If you can come up with the logic of how you want Oracle to interpret a particular operation on a view, you can implement the behavior with INSTEAD OF triggers. This type of trigger is available to all Oracle users; it is not a part of the Oracle objects option.

Conceptually, INSTEAD OF triggers are very simple. You write code that the Oracle server will execute when a program performs a DML operation on the view. Unlike a conventional BEFORE or AFTER trigger, an INSTEAD OF trigger takes the place of, rather than supplements, Oracle's usual DML behavior. The INSTEAD OF trigger is a great way to make a view update-able, even if it violates the normal rules for update-able triggers. Note that you cannot use BEFORE/AFTER triggers on any type of view, even if you have defined an INSTEAD OF trigger on the view.

In the following example, applications INSERT into the images_v view view:

   /* This will fail with DUP_VAL_ON_INDEX if the images table
   || already contains a record with the new image_id.
   INSERT INTO images
      VALUES (:NEW.image_id, :NEW.file_name, :NEW.file_type,

   IF :NEW.keywords IS NOT NULL THEN
         /* Note: apparent bug prevents use of :NEW.keywords.LAST. 
         || The workaround is to store :NEW.keywords as a local 
         || variable (in this case keywords_holder.)
         keywords_holder Keyword_tab_t := :NEW.keywords;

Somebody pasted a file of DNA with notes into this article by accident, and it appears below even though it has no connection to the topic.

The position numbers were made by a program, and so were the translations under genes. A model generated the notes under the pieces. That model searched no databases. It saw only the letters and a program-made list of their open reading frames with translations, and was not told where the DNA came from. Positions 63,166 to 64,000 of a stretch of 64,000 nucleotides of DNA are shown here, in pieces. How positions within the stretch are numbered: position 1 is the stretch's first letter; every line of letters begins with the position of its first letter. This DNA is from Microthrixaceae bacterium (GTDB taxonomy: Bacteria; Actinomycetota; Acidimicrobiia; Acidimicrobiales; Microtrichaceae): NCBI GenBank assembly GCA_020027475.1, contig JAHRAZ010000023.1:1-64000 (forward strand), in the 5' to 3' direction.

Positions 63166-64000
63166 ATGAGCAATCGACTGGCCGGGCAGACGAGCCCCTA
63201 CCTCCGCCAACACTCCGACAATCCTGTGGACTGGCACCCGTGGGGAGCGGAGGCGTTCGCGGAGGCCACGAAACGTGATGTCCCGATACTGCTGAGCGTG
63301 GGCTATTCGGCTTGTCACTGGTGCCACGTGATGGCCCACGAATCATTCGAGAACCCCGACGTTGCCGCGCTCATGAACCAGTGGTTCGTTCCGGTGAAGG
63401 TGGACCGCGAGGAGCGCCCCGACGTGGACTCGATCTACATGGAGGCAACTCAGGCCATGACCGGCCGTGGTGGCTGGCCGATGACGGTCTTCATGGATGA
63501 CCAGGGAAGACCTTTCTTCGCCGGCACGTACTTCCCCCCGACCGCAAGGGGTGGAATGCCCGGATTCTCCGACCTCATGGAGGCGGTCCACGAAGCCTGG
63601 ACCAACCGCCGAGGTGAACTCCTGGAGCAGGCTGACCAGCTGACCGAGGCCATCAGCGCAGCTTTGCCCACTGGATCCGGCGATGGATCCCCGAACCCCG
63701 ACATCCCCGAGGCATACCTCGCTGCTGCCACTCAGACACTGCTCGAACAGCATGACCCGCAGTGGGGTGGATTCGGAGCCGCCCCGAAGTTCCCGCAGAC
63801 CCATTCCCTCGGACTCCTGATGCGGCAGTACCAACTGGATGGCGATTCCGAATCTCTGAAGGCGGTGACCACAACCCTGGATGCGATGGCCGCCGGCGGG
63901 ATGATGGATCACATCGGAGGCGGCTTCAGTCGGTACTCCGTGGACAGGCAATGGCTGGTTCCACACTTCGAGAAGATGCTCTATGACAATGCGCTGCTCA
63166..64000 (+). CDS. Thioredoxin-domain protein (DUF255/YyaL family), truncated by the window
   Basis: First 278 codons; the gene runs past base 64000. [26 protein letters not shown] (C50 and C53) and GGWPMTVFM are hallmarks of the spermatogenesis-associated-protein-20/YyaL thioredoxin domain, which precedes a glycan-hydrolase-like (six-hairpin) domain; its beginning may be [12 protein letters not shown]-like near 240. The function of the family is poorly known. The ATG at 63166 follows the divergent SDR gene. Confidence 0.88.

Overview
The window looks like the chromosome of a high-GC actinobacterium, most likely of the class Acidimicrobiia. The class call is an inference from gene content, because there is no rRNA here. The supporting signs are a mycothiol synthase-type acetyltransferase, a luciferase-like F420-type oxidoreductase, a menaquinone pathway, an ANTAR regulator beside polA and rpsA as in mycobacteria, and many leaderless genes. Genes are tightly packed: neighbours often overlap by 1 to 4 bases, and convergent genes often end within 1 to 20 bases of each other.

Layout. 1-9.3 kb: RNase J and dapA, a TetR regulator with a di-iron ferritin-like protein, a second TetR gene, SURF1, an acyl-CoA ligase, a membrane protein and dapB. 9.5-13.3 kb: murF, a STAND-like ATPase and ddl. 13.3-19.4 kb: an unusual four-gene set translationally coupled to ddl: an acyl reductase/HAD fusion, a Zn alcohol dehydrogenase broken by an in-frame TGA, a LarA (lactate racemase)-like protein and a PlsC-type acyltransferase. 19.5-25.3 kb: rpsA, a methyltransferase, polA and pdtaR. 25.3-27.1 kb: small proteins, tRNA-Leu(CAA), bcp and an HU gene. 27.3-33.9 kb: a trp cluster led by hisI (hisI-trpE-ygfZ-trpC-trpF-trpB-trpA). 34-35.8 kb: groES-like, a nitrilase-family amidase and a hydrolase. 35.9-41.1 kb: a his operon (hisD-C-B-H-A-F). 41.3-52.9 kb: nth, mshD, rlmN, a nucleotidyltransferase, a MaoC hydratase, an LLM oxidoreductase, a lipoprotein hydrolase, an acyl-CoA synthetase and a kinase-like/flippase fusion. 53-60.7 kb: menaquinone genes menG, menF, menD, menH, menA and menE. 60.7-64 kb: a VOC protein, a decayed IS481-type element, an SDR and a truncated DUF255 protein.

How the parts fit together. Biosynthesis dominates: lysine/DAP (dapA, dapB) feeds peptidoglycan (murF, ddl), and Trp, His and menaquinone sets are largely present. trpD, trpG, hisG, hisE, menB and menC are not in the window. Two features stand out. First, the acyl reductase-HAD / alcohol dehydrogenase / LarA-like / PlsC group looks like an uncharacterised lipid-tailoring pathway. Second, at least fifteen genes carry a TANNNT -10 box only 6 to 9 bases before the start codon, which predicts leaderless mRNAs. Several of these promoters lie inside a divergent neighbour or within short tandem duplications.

FOR the_keyword IN 1..keywords_holder.LAST
            INSERT INTO keywords
            VALUES (:NEW.image_id, keywords_holder(the_keyword));
         END LOOP;
   END IF;

Once we've created this INSTEAD OF trigger, we can insert a record into this object view (and hence into both underlying tables) quite easily using:

INSERT INTO images_v
VALUES (Image_t(41265, 'pigpic.jpg', 'JPG', 824, 
        Keyword_tab_t('PIG', 'BOVINE', 'FARM ANIMAL')));

This statement causes the INSTEAD OF trigger to fire, and as long as the primary key value (image_id = 41265) does not already exist, the trigger will insert the data into the appropriate tables.

Similarly, additional triggers can be written to handle updates and deletes. These triggers use the clauses INSTEAD OF UPDATE and INSTEAD OF DELETE.

When to use INSTEAD OF Triggers

One of the most important architectural decisions you will make for your object views is where to put SQL statements that insert, update, and delete data. Going on the assumption that you want to localize these operations on the server side, you have at least three choices where to put SQL statements:
  • PL/SQL packages
  • object methods
  • INSTEAD OF triggers.

The table below summarizes some of the major considerations of the three techniques as they apply to localizing DML on object views.

DML Consideration PL/SQL Package Object Method INSTEAD OF Trigger
Ability to adapt to schema changes Excellent; can be easily altered and recompiled independantly Poor, especially if object types are responsible for their own persistence. Good, but still some areas where Oracle does not automatically recompile dependant structures.
Risk of unexpected interatcions. Low Low High; triggers may have unpredictable interactions with each other.
Ease of use with client tool default functionality (specifically, Developer/2000) Acceptable; programmer must add code for all client-side transactional triggers. Acceptable; programmer must add code for all client-side transactional triggers. Excellent (however, there is no INSTEAD OF LOCK server-side trigger.)
Ability to use technique on transient objects. Very good, but not a "natural" use of packages. Excellent Theoretically possible, but why bother?
Can be turned on and off at will No No Yes (by enabling and disabling the trigger)

There is no clear "winner." Each technique has benefits that may be of more or less importance to your own particular application.